After record spending on the 2012 election, many advocates for tighter regulation of money in politics are agitating for a big overhaul of campaign finance rules.
They just can’t seem to agree on what that overhaul should include.
There are no less than four proposals to fund campaigns with public money, and each has at least one well-organized advocacy group behind it. Some of the same advocates and allied lawmakers are also pushing for tightened disclosure of interest-group spending. And other activists are trying to amend the Constitution to restrict such outside spending in the wake of the Supreme Court’s landmark Citizens United v. Federal Election Commission decision in 2010.
The cost of elections has continued to rise for more than a decade, along with the amount of time that candidates and officeholders spend raising money. In the wake of the court decision, there has been especially rapid growth in spending by interest groups. That has left lawmakers in both parties uncomfortable because they can be easily outspent by outside forces with little warning.
But most Republicans balk at using taxpayer money for campaigns and favor a different type of reform, proposing to raise — or eliminate — the cap on contributions to a candidate’s campaign, currently set at $2,500. With Republicans in control of the House and able to block legislation in the Senate, the chances of passing any public-funding measure are slim.
But even with the potential roadblocks, one prominent advocate says the discussion about tightening the rules is moving too fast.
“We don’t need to end this debate right now,” Lawrence Lessig, a professor at Harvard Law School, said at a conference on campaign finance reform Saturday. “We have to make sure that the insider reformers don’t sell us out — don’t sell us out too soon for tiny little reforms.”
In particular, Lessig has criticized the group Democracy 21 and its founder, Fred Wertheimer, who has been involved in the debate over money in politics since the Watergate era, for pushing their proposal to the exclusion of others. Lessig wants a wide-ranging debate until the time is right to bring a major change to the system, and he says that won’t happen until the issue is debated in an election campaign.
Wertheimer, by contrast, is hoping to build a consensus as soon as possible. “We would like to see if there could be one bill introduced shortly after the next Congress begins,” he said, calling the controversy “rather surprising.”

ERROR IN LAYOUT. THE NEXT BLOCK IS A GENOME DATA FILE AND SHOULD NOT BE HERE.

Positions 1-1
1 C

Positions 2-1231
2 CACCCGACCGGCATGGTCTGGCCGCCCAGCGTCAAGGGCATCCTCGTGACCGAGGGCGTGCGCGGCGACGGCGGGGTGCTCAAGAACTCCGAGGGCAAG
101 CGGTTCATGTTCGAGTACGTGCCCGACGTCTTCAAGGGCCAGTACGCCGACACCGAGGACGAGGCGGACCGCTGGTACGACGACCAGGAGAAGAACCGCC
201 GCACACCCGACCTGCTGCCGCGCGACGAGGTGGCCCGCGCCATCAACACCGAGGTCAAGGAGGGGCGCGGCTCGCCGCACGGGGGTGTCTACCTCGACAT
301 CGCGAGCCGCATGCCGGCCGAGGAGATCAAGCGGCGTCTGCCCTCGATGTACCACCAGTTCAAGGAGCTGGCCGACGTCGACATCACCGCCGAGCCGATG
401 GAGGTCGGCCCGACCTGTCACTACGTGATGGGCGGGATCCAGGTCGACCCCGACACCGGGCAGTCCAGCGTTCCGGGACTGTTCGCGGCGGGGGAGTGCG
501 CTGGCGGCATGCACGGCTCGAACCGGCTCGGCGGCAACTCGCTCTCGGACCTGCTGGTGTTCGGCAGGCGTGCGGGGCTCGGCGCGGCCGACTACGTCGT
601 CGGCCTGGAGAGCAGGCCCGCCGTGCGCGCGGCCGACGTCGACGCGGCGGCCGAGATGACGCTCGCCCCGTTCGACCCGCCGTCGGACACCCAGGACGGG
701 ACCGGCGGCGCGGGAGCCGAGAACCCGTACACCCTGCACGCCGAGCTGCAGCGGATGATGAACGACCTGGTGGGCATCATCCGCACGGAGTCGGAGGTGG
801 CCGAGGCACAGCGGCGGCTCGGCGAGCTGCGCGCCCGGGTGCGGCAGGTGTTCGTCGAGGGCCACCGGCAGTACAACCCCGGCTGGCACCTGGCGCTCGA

Wertheimer helped craft a measure, introduced in the House by Rep. Chris Van Hollen (D-Md.), that would provide a match for the first $250 of all contributions, with $5 of public money for each dollar donated. The idea is to encourage candidates to seek out grass-roots donors who give money without angling for access or special favors.
Rep. John Sarbanes (D-Md.) introduced a bill with a similar multiple match, adding a $100 tax credit for people who make political contributions. An older bill would allow candidates to voluntarily limit individual contributions to $100 each in return for a grant and matching funds for a qualifying amount of small donations.
And a new group is pushing for the American Anti-Corruption Act, which includes a tax credit and tightens rules on lobbying and disclosure. Instead of going straight to Capitol Hill, the group has launched online promotional videos and a Web site, www.represent.us, in hopes of getting 1 million citizen supporters.
None of these proposals would reduce the amount of money in politics, however. They focus on changing the type of money that candidates collect, but campaigns will still need to spend ever-increasing amounts to compete with interest groups able to spend unlimited amounts under the Citizens United decision.
That’s why the Move to Amend coalition is hoping to make an end run around the Supreme Court by pushing to amend the Constitution in a way that would limit interest-group spending. It’s an ambitious, long-term plan.
A legislative change is easier, but it won’t happen quickly — if at all. The last major reform effort, nicknamed McCain-Feingold for its two Senate sponsors, was the culmination of more than 15 years of debate.